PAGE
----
Snow White – the fairy tale

One of the most popular fairy tales in the Western world, Snow White was the first to be turned into an animated colour movie, and the first full-length Disney movie ever, in 1937. That movie is now a classic, as the story itself has been for centuries. It goes so far that the dress this Disney Snow White wears has become iconic in itself, a synonym for ‚princess‘.

Disney's classic fairy tale princess

The folk tale as told by the Brothers Grimm

The first mention of the story in written form dates from 1812, when it was put down in the collection of fairy tales by the German brothers Grimm. Wilhelm and Jakob Grimm, authors, linguists and folklorists, travelled to many villages and small towns in rural Germany, collecting folk tales and writing them down to form their famous collection of ‚Household and Fairy Tales‘. ‚Little Snow White‘ formed part of that original first edition and the Disney version has stayed quite close to it, although the Grimm’s version does not feature light-hearted songs or (rather silly) names for the dwarves.

Other ways in which the famous Disney version differs from the Grimm’s original are most obvious towards the end. Snow White is not awakened by a kiss, but rather through a servant’s clumsiness in carrying the glass coffin: he stumbles and the coffin falls, thereby dislodging the bit of the poisonous apple from Snow White’s throat, which brings her back to life, allowing the prince to make his declaration of love. The step-mother also doesn’t get off lightly in the orginial: she is made to dance at Snow White’s wedding in iron slippers that have been heated in the fire until she falls down dead.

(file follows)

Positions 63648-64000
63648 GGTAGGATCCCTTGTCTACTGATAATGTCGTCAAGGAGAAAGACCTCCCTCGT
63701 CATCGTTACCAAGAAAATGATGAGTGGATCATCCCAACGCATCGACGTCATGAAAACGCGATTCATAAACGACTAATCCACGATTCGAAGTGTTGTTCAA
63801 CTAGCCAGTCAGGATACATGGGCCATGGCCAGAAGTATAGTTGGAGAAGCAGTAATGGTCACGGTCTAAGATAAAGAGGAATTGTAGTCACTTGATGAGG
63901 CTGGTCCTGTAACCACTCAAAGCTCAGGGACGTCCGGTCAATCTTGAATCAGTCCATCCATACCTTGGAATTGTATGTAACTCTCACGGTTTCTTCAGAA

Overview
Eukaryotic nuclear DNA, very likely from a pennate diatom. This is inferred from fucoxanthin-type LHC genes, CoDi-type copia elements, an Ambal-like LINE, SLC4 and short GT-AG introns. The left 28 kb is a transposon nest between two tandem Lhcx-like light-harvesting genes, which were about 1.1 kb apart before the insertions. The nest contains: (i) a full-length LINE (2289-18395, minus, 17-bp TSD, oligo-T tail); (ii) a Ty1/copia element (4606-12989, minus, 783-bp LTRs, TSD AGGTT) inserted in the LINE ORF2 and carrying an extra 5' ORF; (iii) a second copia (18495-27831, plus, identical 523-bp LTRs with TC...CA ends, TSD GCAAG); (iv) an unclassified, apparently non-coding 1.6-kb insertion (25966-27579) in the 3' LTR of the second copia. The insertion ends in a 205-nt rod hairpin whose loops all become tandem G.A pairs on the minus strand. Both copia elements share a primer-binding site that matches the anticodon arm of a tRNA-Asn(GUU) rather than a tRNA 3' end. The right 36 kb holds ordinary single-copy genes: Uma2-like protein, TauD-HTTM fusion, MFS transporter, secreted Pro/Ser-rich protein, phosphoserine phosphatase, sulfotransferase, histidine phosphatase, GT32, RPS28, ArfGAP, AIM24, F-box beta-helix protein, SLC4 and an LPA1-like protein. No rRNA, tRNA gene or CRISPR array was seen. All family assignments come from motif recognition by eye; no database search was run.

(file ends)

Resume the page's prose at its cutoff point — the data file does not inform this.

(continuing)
original illustration of the Brother Grimm's collection of fairy tales

Different versions of the fairy tale

Snow White’s story was not only told in Germany, however: many different versions existed all across Europe, and although  the names and some of the accessories change (a ring for the poisoned apple, the moon for the mirror, etc.), the basics are the same:

  •  an older woman, jealous of a younger woman/girl’s beauty, out to destroy the competition
  • the attempt to kill and/or abandon the girl, either through herself or a servant
  • the girl’s rescue by a group of males (dwarves, knights, dragons, et. …)
  • three attempts of the female adversary to take out the girl
  • the apparent success at the third attempt, usually with a poisoned item (apple, ring, etc. …)
  • the rescue at the last minute by the hero and the consequent marriage of the heroine and hero
  • punishment for the (evil) older woman

Because the story is so well-know, so popular and has such a deep resonance in so many cultures, it has also very often been used in popular culture, either very openly and obviously, or as the hidden, underlying plot of a story that superficially seems to be about something else. Many modern adaptations, film versions and derivative stories exist of Snow White, keeping the classic tale alive and carrying it into the 21st century.

book cover of a modern fairy tale adaptation


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